Faf du Plessis open to other paths to World Cup glory
Winning the World Cup would be good after years of trauma
The best part of an hour passed before Faf du Plessis was asked a question from the floor at the World Cup captains' press conference in London on Thursday. And when it came, it was nothing he hadn't heard before.
SA have never had a boring World Cup. Their relationship with the tournament has always been dramatic - and occasionally traumatic. What would you consider progress this time?
Winning it, you idiot.
Du Plessis didn't say that. Instead, he said: "I really enjoyed that we started playing our best cricket towards the end of the tournament. We had a really good game against Sri Lanka in the quarterfinal and then a fantastic game against New Zealand, in which they were better than us on the day.
"If you're playing your best cricket and the opposition are better than you, you hold your head up high and say well done."
Once off stage he was quietly satisfied to have spent most of his time listening to his counterparts trying not to say the kind of thing the opposition print out and stick on the dressing room wall.
"I feel it," Du Plessis said. "It's my third World Cup and I can feel that there's not a lot of talk about SA."
Call it the Mandela effect. Once the great man walked out of prison and served his term as president, thus following the preferred script for his destiny, the world grew bored of SA and turned to more exciting stuff to read on the loo or watch over dinner.
Seven World Cups have come and gone without SA playing like the sum of their parts, especially when it mattered. Ho hum. Cricket has changed the channel on them.
But, having been part of the generation that has tried plan A, Du Plessis is open to exploring other paths to glory.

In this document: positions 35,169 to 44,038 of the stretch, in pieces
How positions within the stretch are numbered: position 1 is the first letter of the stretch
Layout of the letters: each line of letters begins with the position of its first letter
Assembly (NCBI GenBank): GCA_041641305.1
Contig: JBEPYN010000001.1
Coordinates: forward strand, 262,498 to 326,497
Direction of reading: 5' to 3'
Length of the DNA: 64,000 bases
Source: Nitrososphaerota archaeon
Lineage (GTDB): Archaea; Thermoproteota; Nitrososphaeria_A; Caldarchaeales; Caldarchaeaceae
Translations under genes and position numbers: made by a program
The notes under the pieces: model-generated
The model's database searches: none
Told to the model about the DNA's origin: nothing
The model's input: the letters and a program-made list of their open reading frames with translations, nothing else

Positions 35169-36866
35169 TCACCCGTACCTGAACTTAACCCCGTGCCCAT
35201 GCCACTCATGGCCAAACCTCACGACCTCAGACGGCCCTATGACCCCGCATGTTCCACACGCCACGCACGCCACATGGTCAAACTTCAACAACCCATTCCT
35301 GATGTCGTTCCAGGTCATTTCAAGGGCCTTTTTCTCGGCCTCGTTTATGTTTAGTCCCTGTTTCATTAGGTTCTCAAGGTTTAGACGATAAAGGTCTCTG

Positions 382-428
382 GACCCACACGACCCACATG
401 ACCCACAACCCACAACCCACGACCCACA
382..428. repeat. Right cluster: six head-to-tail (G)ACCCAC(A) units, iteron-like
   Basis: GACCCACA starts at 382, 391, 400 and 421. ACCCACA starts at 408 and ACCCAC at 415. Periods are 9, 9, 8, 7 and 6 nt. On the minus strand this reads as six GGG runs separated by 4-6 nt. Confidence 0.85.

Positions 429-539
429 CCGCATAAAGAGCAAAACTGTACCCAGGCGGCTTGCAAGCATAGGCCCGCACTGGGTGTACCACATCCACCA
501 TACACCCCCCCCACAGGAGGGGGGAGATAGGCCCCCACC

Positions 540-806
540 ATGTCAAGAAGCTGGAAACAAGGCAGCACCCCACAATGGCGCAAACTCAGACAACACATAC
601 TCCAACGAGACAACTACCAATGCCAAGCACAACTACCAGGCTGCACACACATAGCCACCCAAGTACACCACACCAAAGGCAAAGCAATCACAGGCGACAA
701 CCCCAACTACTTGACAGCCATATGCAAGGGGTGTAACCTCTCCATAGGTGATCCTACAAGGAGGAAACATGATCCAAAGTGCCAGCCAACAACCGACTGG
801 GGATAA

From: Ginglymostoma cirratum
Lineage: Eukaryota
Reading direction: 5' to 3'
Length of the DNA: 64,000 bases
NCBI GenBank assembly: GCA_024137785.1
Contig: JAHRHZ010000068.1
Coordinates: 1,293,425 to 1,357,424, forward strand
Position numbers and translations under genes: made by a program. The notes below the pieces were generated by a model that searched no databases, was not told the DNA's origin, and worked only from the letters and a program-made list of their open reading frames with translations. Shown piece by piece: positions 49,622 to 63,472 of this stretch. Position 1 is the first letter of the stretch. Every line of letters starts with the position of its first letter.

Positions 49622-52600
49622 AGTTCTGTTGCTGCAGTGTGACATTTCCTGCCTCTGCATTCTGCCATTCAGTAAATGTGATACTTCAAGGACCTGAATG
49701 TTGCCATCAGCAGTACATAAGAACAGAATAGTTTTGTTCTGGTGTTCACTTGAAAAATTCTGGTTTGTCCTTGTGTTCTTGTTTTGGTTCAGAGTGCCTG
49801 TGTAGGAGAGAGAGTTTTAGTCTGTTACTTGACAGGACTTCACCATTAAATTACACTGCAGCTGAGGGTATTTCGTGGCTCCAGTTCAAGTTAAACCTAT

"If you look on paper, we are a younger team, with probably fewer names than we've had in the past, but I really enjoy that about our team.
"If we want to do well in this tournament everyone has got to come to the party. We can't rely on one or two big names. If you do that, as has been shown in the past, it's not good enough.
"If that gives everyone an opportunity to be 10% better on the day, that's great."
In fact, an average age of 29.5 puts SA on par with England as the World Cup's second-oldest squads after Sri Lanka, whose mean player is 29.9.
But you can see what Du Plessis means. For the first time in 20 years - when the World Cup last came to England - they will not have Jacques Kallis, Graeme Smith or AB de Villiers to pin their hopes on.
They do have bona fide bombshells in Kagiso Rabada, Quinton de Kock, and a slow ticking bomb in Andile Phehlukwayo. And who knows how much greatness Hashim Amla and Dale Steyn have left to spend on this one last time with feeling?
They also have Du Plessis, the right man in the right place at the right time, to lead a team not given much of a chance.
"There's never a right or a wrong time," he said.
"I'm the guy who's the captain of the team at the moment. I'm certainly not putting any more pressure on myself than there is already on all of us.
"SA is a proud cricketing nation. They're expecting results. They're expecting us to win the tournament. That's an outcome that I'm not in control of right now.
"If we play good cricket at this tournament then we'll cross that bridge. Now it's about focusing on the things we're actually in control of - practising well, making sure we have a really good team culture, making sure we speak the right stuff within our environment. All the other stuff is absolutely uncontrollable."
Of the controllables, SA's bowlers hold the key for Du Plessis."If you have the attack we have, we can defend anything [and] we can bowl teams out for anything. If your bowlers are on [form] the score is not as big a factor as that you can take wickets."Batting, bowling. Whatever. Thursday, the Oval, England. The opening match can't come quickly enough."Everyone's just excited to go now. There's been a lot of planning, practising, getting combinations right, a lot of players that we've tested over the last year or two."Beat the No.1-ranked team - who are also sounding like the game's flakiest team in their refusal to accept that status - and the focus on all that will soften.Big game on Thursday, then, skipper?